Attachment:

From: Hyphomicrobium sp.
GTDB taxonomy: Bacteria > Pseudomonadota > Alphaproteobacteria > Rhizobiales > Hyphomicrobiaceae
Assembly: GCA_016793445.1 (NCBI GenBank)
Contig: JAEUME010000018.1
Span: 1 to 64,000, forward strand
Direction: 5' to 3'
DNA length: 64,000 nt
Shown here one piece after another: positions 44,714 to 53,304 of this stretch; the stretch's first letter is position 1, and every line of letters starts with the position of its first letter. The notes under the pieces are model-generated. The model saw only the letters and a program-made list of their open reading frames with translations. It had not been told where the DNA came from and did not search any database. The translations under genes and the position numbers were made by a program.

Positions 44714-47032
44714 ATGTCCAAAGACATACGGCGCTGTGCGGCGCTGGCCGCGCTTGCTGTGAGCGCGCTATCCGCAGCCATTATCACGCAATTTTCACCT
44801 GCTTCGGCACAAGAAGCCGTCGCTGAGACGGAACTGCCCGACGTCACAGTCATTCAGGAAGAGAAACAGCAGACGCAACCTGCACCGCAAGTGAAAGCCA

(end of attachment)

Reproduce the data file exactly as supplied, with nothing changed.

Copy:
From: Hyphomicrobium sp.
GTDB taxonomy: Bacteria > Pseudomonadota > Alphaproteobacteria > Rhizobiales > Hyphomicrobiaceae
Assembly: GCA_016793445.1 (NCBI GenBank)
Contig: JAEUME010000018.1
Span: 1 to 64,000, forward strand
Direction: 5' to 3'
DNA length: 64,000 nt
Shown here one piece after another: positions 44,714 to 53,304 of this stretch; the stretch's first letter is position 1, and every line of letters starts with the position of its first letter. The notes under the pieces are model-generated. The model saw only the letters and a program-made list of their open reading frames with translations. It had not been told where the DNA came from and did not search any database. The translations under genes and the position numbers were made by a program.

Positions 44714-47032
44714 ATGTCCAAAGACATACGGCGCTGTGCGGCGCTGGCCGCGCTTGCTGTGAGCGCGCTATCCGCAGCCATTATCACGCAATTTTCACCT
44801 GCTTCGGCACAAGAAGCCGTCGCTGAGACGGAACTGCCCGACGTCACAGTCATTCAGGAAGAGAAACAGCAGACGCAACCTGCACCGCAAGTGAAAGCCA